I enjoy surfing High Rankings from time to time as they do have some good threads going on often. In this case there is a particular thread where some of the members are deciphering, picking apart, learning from some answers that Matt Cutts gave at the recent SES conference in San Jose. I saw him often at the conference and it was usually with a large group of people surrounding him looking for nuggets of Google knowledge they could deploy.
In this case, the member Laura is asking about the following response on Nodes (or websites):
"In graph theory, a clique in every node in the graph is very unnatural. So don’t link to every single node in your network of sites; it’ll get flagged."Basically this means don't link to every page in your network from your other sites. M. Martinez concludes saying that "A clique would be more like a link circle, in which every page links to every other page, rather than every page simply linking to all the home pages." The advice follows something I started doing a couple years back in order to create unique network linking diagrams, enabling owners of site networks not to get in trouble by linking all there sites together in a way that Google would catch on to and consequently penalize. The technique also works in the reverse for correcting cross linking penalities.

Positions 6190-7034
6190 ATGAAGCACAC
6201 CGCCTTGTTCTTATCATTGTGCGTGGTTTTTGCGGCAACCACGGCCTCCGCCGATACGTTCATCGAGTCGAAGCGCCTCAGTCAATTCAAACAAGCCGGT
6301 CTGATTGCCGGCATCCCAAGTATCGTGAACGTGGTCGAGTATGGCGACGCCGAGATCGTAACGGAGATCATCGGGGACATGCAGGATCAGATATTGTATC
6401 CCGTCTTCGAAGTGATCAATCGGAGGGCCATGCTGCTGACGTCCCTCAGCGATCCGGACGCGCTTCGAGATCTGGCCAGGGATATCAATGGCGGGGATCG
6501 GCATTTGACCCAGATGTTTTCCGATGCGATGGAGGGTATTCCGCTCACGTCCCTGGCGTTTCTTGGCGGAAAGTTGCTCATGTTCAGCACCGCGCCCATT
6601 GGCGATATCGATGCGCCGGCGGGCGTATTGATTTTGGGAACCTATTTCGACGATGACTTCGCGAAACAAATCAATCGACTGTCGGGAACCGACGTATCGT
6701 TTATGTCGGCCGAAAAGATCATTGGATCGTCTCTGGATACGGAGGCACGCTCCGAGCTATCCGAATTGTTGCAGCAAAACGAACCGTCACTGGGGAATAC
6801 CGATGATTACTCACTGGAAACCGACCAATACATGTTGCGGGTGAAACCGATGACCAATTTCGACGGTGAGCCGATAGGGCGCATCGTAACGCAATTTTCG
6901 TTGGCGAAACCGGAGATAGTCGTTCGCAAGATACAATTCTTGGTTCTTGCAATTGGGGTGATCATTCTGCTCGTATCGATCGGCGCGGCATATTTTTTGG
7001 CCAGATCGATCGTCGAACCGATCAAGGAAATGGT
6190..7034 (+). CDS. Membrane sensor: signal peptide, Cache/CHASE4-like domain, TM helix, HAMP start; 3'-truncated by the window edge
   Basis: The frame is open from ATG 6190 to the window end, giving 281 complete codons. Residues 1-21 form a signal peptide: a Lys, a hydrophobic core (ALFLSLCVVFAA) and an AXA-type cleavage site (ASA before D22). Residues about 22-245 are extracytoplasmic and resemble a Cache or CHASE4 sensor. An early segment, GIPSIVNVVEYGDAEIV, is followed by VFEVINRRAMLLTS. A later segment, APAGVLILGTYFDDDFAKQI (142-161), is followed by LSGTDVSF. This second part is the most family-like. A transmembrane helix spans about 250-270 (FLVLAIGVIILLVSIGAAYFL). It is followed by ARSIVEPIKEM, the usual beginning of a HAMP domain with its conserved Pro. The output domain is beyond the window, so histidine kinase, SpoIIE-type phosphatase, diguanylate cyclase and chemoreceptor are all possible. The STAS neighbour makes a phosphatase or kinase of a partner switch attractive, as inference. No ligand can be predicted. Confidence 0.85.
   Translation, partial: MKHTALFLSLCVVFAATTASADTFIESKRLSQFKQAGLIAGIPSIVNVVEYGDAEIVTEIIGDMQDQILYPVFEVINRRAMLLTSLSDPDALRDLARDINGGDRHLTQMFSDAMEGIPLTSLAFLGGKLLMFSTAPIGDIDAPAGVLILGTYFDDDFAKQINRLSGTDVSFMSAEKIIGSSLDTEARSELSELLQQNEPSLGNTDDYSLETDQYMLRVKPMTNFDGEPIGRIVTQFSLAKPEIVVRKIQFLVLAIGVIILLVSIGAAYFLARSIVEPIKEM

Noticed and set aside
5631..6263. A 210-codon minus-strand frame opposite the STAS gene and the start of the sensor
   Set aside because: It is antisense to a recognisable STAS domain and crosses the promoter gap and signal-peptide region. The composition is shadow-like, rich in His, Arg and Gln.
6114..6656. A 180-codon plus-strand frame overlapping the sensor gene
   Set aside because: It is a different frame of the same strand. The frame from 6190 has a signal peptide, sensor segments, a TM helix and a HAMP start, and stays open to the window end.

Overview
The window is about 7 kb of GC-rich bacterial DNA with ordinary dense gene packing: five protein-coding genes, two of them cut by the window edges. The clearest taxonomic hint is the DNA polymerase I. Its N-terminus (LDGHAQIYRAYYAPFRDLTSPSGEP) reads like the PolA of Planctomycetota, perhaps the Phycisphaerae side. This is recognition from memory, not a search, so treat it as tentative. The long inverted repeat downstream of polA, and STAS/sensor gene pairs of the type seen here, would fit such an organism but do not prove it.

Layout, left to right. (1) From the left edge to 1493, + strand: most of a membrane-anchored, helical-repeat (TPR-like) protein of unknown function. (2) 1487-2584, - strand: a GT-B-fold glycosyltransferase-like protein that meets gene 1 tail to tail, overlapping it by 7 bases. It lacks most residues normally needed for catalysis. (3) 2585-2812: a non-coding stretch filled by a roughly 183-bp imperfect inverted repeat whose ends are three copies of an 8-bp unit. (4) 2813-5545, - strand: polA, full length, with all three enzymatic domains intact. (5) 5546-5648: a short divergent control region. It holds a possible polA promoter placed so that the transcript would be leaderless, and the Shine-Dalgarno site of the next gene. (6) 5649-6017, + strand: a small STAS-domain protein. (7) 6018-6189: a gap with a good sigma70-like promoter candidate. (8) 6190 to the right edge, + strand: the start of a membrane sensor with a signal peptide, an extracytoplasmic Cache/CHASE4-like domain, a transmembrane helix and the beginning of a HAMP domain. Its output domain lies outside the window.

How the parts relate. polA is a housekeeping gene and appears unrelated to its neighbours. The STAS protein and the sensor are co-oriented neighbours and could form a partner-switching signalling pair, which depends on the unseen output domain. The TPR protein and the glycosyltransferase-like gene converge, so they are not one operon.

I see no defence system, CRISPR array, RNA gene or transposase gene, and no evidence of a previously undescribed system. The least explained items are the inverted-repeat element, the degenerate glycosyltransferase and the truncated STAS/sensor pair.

Stephen Spencer who originally blog on the Matt Cutts Q&A explains further into Graph Theory, and provides an example here where you can see about what a "clique" is and how "unnatural" they can be when applied to linking.
There is also some answers about parameters in urls. Such that Matt Cutts says "For dynamic sites, you’re very safe if you have fewer than 2 parameters; keep the values of those parameters to fewer than 5 digits, and don’t name a parameter “id”. Googlebot sometimes tries variations of URLs by dropping parameters, but we only do that deep level analysis on big, quality sites." This is more understandable. Stephan has a nice write up about this on his website Parameters and Dynamic Sites.
For continued discussion visit High Rankings - Deciphering Matt Cutts